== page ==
The famous American cartoonist Shel Silverstein, born Sheldon Allan Silverstein, was born on September 25, 1930. He got his start drawing at the age of five, when he amused himself by tracing the drawings of Al Capp. While not being talented at sports or popular in school as a young teenager, Silverstein found a niche for himself in art, so he kept drawing. He also took up writing, which combined with his artistic skills would form his very popular and original works.
Silverstein briefly attended the Art Institute of Chicago, then served in the military during the Korean War. Upon his return to Chicago he made his living by selling record amounts of hot dogs at ball games, while attempting to publish some freeland cartoons in magazines. Silverstein had already published a book entitled Take Ten, a series of military cartoons, in 1955, but it was the next year when it was republished as Grab Your Socks! in 1956 that it received wide attention. He then began a career as one of Playboy Magazine's top cartoonists, for which he traveled worldwide crafting a travel journal accompanied by his own illustrations. This successful venture led to his start as a childrens' author. Although he did not intend to do so, Silverstein's editor Ursula Nordstrom was convinced that it would be a good fit for him with his offbeat poetry and unique illustrations. Since then Silverstein has released such favorites as The Giving Tree, A Giraffe and a Half, and A Light in the Attic, among other numerous works.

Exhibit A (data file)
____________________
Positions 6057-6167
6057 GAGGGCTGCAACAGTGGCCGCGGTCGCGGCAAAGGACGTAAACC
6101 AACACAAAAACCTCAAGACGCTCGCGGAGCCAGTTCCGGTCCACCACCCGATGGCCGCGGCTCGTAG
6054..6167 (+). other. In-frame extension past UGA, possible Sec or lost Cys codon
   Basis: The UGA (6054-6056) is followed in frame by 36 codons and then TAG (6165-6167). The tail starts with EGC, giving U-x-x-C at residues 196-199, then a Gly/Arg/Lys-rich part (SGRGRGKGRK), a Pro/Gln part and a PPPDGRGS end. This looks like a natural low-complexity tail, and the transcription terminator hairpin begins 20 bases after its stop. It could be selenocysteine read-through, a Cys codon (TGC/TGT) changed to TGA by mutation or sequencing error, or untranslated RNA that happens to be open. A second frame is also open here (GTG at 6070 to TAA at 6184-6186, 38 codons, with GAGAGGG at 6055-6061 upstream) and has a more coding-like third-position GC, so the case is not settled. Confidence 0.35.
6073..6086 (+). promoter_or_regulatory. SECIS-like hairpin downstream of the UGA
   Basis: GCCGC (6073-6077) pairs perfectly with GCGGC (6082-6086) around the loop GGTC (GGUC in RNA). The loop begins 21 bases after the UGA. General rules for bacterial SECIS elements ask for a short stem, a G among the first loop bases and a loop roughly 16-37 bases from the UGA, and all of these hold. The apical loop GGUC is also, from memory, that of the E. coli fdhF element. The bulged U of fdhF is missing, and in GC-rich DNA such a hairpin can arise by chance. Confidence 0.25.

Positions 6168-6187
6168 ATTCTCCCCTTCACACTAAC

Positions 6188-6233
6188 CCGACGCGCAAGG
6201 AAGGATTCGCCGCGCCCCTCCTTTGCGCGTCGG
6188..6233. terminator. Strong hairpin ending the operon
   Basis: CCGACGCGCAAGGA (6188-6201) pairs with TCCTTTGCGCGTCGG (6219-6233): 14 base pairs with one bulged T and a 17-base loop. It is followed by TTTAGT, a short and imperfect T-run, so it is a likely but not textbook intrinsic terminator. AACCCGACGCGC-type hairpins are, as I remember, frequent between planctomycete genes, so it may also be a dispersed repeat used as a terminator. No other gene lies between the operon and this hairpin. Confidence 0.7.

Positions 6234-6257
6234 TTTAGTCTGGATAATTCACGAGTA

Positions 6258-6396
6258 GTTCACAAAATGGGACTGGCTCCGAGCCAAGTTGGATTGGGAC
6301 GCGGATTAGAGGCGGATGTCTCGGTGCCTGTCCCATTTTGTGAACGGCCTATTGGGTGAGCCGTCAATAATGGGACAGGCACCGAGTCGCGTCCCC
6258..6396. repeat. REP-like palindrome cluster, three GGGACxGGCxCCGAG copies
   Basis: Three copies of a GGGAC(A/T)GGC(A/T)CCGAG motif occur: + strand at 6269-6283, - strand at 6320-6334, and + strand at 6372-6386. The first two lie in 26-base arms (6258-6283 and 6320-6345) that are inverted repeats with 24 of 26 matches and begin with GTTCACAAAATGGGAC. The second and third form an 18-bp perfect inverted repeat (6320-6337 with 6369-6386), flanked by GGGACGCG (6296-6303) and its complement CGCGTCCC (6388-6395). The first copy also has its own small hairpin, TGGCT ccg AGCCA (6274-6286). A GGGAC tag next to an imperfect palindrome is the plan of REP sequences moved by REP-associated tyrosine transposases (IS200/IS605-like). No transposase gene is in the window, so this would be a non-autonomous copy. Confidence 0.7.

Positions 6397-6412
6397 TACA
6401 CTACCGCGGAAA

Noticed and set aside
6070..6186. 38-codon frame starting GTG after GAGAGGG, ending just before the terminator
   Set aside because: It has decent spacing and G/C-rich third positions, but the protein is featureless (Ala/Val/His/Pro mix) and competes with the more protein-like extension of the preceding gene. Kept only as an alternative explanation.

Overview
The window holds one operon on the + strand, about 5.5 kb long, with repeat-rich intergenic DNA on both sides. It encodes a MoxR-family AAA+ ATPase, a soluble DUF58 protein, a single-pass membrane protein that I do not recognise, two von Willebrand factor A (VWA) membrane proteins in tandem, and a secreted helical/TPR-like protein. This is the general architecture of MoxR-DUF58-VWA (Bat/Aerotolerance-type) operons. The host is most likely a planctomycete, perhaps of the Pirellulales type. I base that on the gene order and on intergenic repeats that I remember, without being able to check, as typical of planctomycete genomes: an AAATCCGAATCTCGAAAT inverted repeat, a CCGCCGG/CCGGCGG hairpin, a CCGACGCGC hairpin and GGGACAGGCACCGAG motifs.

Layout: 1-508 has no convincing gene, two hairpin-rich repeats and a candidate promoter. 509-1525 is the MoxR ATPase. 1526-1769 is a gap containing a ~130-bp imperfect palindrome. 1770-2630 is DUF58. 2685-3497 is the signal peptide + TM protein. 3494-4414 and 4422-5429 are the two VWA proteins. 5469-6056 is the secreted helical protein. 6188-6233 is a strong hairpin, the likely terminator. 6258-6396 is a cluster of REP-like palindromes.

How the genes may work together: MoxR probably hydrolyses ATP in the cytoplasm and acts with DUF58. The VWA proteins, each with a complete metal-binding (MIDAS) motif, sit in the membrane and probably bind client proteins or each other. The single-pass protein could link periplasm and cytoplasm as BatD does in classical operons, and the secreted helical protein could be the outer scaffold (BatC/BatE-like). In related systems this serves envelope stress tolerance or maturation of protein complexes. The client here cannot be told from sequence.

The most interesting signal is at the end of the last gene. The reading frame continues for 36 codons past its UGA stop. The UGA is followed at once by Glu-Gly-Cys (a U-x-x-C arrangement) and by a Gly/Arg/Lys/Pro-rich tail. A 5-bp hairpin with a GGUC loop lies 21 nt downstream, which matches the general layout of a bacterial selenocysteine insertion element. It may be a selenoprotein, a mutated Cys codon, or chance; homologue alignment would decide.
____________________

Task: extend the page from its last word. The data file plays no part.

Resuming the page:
Aside from his chilrens' books, Silverstein proved to be an artistic jack-of-all-trades, from literary arts like short stories, plays, and poetry to music. He maintained an individualistic attitude toward art, believing that an artist should simply do what he does without reference to popularity or other artists' work. Silverstein of course hoped that others would find his work meaningful, but ultimately each artist must do his own work without being preoccupied with that of others.
Shel Silverstein died at home of a heart attack in Key West, Florida, where he was found by his housekeepers on May 10, 1999. He had two children from two separate relationships: Shoshanna, born on June 30, 1970, who died of a cerebral aneurysm when she was eleven; and Matthew, born in 1983. Two of his books were dedicated to them respecively, A Light in the Attic for Shoshanna and Falling Up for Matthew. Silverstein was very active in all his artistic pursuits until his death, and his drawings, literature, popular music, and especially his childrens works have indeed remained popular and inspirational for their quirky creativity.
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